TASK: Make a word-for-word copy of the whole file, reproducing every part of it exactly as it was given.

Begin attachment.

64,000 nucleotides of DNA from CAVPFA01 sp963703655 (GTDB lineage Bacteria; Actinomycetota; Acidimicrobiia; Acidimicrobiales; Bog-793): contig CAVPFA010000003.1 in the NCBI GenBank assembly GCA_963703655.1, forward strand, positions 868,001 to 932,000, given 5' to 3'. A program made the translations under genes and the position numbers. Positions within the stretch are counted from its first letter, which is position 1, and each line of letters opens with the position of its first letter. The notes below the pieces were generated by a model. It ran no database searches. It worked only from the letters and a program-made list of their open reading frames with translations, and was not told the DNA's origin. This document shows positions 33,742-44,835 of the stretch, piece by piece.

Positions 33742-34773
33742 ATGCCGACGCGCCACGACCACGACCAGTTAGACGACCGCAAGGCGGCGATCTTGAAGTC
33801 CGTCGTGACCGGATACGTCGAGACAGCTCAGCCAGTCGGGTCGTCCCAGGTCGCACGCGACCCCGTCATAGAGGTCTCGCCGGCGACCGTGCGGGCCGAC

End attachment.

64,000 nucleotides of DNA from CAVPFA01 sp963703655 (GTDB lineage Bacteria; Actinomycetota; Acidimicrobiia; Acidimicrobiales; Bog-793): contig CAVPFA010000003.1 in the NCBI GenBank assembly GCA_963703655.1, forward strand, positions 868,001 to 932,000, given 5' to 3'. A program made the translations under genes and the position numbers. Positions within the stretch are counted from its first letter, which is position 1, and each line of letters opens with the position of its first letter. The notes below the pieces were generated by a model. It ran no database searches. It worked only from the letters and a program-made list of their open reading frames with translations, and was not told the DNA's origin. This document shows positions 33,742-44,835 of the stretch, piece by piece.

Positions 33742-34773
33742 ATGCCGACGCGCCACGACCACGACCAGTTAGACGACCGCAAGGCGGCGATCTTGAAGTC
33801 CGTCGTGACCGGATACGTCGAGACAGCTCAGCCAGTCGGGTCGTCCCAGGTCGCACGCGACCCCGTCATAGAGGTCTCGCCGGCGACCGTGCGGGCCGAC